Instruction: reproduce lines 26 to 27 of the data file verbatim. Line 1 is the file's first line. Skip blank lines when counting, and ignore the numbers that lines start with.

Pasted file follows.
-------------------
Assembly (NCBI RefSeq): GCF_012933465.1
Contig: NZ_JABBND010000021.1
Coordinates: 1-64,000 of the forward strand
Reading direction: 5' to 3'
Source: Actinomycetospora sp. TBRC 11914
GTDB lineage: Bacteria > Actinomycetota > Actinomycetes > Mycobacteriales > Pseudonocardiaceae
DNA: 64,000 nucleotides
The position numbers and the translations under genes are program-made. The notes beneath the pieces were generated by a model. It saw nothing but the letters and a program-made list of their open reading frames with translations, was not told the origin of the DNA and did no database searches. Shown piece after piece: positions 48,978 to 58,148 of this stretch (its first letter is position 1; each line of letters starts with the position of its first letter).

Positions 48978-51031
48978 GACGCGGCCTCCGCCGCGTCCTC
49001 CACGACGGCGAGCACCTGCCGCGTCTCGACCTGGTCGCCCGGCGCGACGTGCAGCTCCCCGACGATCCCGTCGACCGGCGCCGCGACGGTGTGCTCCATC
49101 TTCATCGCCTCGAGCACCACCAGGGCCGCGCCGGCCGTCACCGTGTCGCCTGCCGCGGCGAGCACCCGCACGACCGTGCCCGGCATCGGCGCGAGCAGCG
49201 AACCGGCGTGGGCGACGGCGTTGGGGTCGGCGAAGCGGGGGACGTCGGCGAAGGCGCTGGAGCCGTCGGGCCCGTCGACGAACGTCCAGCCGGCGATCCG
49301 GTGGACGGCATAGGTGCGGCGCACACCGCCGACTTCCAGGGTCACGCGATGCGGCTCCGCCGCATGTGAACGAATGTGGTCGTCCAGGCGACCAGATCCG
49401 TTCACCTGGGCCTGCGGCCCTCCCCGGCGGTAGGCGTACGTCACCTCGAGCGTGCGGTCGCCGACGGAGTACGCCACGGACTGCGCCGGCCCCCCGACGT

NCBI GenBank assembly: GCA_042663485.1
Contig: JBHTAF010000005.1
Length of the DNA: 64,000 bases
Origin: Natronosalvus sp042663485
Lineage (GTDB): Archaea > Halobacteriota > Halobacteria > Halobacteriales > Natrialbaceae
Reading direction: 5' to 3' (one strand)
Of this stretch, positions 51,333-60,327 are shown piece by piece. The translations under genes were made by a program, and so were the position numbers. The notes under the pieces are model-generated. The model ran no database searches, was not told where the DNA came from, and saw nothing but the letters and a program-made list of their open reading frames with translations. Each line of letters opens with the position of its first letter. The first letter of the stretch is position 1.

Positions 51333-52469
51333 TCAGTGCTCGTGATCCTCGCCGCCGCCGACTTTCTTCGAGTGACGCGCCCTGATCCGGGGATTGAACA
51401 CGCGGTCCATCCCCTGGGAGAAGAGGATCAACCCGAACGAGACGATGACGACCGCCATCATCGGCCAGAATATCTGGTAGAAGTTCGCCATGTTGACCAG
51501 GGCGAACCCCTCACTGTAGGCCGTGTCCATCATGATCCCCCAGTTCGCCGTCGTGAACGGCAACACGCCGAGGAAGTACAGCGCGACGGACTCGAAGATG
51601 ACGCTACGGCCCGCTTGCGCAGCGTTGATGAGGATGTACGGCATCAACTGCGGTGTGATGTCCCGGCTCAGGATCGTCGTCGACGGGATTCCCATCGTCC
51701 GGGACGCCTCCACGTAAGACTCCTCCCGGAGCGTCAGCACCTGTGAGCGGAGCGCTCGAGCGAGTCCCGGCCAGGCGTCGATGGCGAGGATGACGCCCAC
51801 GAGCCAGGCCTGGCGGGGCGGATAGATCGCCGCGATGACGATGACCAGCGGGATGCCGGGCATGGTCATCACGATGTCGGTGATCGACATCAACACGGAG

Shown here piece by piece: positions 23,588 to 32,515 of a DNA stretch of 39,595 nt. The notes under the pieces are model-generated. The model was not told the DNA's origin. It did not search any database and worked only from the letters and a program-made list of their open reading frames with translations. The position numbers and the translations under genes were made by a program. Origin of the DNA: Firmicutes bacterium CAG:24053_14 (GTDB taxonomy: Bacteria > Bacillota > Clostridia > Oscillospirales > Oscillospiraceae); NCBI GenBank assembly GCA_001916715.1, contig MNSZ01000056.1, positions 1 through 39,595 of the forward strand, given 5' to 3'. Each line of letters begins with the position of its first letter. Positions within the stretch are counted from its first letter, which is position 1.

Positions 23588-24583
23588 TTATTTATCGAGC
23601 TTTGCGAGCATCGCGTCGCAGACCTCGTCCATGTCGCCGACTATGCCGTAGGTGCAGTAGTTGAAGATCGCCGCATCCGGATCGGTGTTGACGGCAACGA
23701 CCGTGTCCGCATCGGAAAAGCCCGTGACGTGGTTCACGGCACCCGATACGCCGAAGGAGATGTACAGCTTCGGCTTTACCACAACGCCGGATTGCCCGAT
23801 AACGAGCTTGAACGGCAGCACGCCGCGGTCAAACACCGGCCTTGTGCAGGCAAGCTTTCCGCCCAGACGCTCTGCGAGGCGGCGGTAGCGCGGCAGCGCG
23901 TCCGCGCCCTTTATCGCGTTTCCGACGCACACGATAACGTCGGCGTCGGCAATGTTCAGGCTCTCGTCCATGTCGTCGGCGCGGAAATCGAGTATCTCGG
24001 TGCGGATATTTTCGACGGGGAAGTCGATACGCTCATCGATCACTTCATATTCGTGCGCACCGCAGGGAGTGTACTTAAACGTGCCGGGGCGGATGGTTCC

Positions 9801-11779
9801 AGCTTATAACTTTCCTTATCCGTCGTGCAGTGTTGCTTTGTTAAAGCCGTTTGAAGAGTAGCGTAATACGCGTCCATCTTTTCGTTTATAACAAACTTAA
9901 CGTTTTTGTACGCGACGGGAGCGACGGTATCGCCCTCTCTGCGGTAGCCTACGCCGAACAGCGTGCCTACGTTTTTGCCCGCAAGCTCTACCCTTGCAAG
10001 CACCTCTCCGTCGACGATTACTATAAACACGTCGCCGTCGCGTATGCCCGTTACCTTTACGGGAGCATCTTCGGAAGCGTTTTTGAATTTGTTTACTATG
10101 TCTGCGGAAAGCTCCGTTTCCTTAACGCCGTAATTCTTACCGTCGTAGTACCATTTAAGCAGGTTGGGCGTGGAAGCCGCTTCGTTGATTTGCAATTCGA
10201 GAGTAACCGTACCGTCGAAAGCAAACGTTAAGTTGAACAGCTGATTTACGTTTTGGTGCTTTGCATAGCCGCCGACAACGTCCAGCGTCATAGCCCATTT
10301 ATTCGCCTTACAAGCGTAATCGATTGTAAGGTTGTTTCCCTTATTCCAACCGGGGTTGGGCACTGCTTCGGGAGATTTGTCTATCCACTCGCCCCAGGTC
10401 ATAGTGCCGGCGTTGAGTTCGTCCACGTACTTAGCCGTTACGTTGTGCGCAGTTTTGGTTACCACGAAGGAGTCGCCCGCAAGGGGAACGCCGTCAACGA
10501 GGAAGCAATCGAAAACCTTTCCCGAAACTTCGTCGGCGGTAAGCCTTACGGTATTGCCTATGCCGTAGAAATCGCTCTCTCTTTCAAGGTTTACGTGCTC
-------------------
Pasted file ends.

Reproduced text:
51501 GGCGAACCCCTCACTGTAGGCCGTGTCCATCATGATCCCCCAGTTCGCCGTCGTGAACGGCAACACGCCGAGGAAGTACAGCGCGACGGACTCGAAGATG
51601 ACGCTACGGCCCGCTTGCGCAGCGTTGATGAGGATGTACGGCATCAACTGCGGTGTGATGTCCCGGCTCAGGATCGTCGTCGACGGGATTCCCATCGTCC